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dc.contributor.advisorChairperson, Graduate Committee: Cindy Stillwell; Theo Lipfert (co-chair)en
dc.contributor.authorSpadola, Quinn Aceliaen
dc.descriptionWho's a scientist? is a film that is part of the student's thesis project.en
dc.description.abstractThis paper examines the relative lack of female filmmakers and physical scientists through the lens of authority. I argue that authority comes from other's confidence in one's ability to be a scientist or filmmaker. This confidence is, in part, related to how well a person fits a stereotype and belongs to the social group deemed to own the knowledge needed. Due to their analogous histories of development, the stereotypes of a scientist and a filmmaker are remarkably similar and designed to exclude women. As a result, women are not granted authority in these fields as readily as men. Some women have found ways to co-opt authority and become successful. However, until they are deemed rightful owners of the knowledge of scientists and filmmakers, women will be underrepresented in these fields.en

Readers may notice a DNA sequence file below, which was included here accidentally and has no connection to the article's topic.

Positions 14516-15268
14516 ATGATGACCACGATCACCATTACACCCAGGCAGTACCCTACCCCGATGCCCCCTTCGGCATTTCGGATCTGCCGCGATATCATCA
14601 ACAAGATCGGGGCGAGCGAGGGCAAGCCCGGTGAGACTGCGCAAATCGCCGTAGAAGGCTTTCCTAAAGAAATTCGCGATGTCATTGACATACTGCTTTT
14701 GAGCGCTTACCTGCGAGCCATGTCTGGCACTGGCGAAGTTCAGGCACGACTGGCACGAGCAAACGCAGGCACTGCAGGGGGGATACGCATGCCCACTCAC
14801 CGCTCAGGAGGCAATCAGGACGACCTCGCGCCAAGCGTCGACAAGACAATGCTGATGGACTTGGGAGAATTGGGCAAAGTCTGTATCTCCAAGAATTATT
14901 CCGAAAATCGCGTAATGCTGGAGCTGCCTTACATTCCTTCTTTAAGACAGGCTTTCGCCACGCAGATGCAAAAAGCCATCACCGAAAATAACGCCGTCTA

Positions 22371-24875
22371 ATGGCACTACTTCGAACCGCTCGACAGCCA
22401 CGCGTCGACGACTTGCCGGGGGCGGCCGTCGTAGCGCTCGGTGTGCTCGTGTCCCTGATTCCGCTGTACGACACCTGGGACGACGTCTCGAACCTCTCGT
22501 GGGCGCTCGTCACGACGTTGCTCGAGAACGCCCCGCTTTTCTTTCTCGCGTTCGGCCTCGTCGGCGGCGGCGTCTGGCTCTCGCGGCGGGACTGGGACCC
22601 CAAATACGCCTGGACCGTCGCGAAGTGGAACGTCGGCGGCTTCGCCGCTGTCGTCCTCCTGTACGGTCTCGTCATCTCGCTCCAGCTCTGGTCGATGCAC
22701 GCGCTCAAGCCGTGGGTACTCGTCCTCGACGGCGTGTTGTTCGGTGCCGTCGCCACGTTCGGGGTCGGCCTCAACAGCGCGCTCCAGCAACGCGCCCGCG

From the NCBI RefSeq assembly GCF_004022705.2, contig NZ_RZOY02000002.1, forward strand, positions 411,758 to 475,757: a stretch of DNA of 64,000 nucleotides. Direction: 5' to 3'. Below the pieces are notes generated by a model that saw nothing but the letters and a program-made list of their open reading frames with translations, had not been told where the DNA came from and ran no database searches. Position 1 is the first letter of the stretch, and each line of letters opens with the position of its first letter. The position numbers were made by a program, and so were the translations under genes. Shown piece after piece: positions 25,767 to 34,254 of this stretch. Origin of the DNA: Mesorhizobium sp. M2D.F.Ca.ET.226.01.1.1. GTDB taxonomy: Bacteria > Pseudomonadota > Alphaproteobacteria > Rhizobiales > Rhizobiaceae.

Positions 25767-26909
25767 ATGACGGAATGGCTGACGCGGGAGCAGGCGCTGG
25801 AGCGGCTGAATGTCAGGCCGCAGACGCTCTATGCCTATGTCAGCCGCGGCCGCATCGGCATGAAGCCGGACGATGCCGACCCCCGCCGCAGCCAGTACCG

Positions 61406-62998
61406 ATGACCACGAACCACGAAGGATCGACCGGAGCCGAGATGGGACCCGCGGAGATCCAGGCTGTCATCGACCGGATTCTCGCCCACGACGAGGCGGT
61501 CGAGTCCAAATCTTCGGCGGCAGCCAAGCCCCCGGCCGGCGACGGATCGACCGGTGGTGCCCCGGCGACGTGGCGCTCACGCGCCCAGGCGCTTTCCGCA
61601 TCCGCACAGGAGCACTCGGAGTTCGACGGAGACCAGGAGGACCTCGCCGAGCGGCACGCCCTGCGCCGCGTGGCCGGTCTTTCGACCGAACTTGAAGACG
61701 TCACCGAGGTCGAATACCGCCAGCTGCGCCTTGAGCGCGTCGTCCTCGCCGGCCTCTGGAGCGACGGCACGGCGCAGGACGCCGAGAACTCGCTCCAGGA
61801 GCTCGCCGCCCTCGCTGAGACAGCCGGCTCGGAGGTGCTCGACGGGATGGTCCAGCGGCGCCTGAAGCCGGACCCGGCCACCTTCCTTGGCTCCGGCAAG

dc.publisherMontana State University - Bozeman, College of Arts & Architectureen
dc.subject.lcshStereotypes (Social psychology)en
dc.subject.lcshScience filmsen
dc.titleFilmmaking and science : who has the right?en
dc.title.alternativeWho's a scientist?en
dc.rights.holderCopyright 2011 by Quinn Acelia Spadolaen
thesis.catalog.ckey1677542en, Graduate Committee: Ronald Tobiasen & Photography.en
mus.relation.departmentFilm & Photography.en_US

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